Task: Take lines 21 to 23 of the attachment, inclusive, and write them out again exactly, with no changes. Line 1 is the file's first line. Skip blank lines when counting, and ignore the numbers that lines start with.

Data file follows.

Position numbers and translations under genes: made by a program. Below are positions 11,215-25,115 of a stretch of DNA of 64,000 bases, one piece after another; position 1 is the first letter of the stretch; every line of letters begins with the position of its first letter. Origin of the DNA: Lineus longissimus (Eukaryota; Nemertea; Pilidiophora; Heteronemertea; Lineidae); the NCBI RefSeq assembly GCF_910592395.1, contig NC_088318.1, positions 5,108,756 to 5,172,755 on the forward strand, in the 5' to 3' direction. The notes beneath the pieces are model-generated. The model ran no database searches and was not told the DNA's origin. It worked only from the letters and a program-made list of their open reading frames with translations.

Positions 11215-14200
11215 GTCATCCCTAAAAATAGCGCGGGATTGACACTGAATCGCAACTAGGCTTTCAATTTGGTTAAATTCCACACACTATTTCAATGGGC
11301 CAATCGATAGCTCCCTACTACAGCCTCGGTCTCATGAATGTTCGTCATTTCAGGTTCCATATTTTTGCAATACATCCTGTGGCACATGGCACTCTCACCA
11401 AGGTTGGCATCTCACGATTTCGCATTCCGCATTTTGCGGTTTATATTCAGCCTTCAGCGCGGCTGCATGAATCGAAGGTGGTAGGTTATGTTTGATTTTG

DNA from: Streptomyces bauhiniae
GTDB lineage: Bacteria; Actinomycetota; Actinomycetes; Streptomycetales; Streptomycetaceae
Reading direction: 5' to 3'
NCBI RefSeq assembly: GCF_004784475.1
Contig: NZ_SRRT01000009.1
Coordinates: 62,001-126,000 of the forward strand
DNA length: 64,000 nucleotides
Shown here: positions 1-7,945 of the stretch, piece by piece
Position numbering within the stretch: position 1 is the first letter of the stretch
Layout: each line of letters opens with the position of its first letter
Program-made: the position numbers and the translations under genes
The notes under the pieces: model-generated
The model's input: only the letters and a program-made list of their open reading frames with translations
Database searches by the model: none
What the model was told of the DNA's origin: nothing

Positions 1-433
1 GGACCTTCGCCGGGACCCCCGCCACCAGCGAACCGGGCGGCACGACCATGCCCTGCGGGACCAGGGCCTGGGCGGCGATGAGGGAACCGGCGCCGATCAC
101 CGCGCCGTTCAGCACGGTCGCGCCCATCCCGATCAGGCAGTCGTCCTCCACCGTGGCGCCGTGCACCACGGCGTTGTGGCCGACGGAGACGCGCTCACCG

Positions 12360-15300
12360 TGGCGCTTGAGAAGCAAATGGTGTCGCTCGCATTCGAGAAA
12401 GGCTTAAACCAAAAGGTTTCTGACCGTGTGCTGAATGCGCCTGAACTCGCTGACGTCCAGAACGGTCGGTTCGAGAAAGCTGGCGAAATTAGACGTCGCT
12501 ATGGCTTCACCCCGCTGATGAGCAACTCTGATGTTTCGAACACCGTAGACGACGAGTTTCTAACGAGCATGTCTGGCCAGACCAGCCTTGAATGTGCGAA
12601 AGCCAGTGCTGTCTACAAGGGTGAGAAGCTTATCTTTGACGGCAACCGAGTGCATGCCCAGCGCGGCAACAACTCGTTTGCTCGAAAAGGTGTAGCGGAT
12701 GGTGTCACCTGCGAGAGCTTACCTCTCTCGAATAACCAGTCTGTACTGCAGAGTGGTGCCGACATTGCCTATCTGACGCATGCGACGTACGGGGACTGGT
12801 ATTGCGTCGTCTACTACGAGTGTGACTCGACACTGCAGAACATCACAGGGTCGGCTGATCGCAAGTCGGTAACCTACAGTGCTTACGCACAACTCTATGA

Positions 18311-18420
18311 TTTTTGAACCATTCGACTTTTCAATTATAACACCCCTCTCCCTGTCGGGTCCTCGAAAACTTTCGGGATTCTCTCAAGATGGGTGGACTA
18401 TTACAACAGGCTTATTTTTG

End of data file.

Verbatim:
Positions 1-433
1 GGACCTTCGCCGGGACCCCCGCCACCAGCGAACCGGGCGGCACGACCATGCCCTGCGGGACCAGGGCCTGGGCGGCGATGAGGGAACCGGCGCCGATCAC
101 CGCGCCGTTCAGCACGGTCGCGCCCATCCCGATCAGGCAGTCGTCCTCCACCGTGGCGCCGTGCACCACGGCGTTGTGGCCGACGGAGACGCGCTCACCG